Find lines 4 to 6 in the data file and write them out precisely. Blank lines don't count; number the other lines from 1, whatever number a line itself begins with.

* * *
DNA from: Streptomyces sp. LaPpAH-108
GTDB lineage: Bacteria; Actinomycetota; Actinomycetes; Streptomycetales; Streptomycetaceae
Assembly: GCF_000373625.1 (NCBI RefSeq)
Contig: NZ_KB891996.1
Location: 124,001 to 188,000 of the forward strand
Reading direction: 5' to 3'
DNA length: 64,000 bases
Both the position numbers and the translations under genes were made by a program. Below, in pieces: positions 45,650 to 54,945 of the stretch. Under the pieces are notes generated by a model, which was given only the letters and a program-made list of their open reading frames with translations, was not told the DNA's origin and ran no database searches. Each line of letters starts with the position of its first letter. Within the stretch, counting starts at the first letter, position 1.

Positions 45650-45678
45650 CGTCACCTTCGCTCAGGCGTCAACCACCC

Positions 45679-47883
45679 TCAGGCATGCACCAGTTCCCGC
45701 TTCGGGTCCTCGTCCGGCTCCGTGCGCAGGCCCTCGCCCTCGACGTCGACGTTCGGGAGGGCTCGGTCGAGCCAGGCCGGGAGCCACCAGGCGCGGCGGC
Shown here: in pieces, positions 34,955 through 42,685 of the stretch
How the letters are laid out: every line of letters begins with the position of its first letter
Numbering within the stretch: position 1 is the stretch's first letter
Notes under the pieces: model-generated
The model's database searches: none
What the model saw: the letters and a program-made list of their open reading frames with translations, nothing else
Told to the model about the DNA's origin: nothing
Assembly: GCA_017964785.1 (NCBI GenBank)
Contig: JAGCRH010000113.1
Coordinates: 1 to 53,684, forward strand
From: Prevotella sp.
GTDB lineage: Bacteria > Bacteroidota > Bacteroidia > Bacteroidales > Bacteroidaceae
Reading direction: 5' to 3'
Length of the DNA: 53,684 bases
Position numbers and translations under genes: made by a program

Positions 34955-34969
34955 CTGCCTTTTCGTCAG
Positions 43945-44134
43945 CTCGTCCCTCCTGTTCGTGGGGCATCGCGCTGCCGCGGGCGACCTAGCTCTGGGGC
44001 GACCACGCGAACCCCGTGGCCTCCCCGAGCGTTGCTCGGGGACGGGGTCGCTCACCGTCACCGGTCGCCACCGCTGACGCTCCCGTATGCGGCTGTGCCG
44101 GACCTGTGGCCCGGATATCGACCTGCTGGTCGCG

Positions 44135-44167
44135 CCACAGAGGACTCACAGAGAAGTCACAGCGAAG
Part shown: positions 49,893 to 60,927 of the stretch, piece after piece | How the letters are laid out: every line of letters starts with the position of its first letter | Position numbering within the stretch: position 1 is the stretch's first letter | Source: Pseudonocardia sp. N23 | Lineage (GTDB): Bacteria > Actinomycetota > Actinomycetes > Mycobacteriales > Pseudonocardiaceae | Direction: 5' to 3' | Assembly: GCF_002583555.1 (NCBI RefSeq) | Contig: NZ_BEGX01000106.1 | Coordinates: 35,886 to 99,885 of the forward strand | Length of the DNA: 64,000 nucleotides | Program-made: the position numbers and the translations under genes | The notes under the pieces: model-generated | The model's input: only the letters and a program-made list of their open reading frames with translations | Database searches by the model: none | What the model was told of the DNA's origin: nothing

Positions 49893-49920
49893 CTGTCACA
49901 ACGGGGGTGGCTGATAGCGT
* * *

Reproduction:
Contig: NZ_KB891996.1
Location: 124,001 to 188,000 of the forward strand
Reading direction: 5' to 3'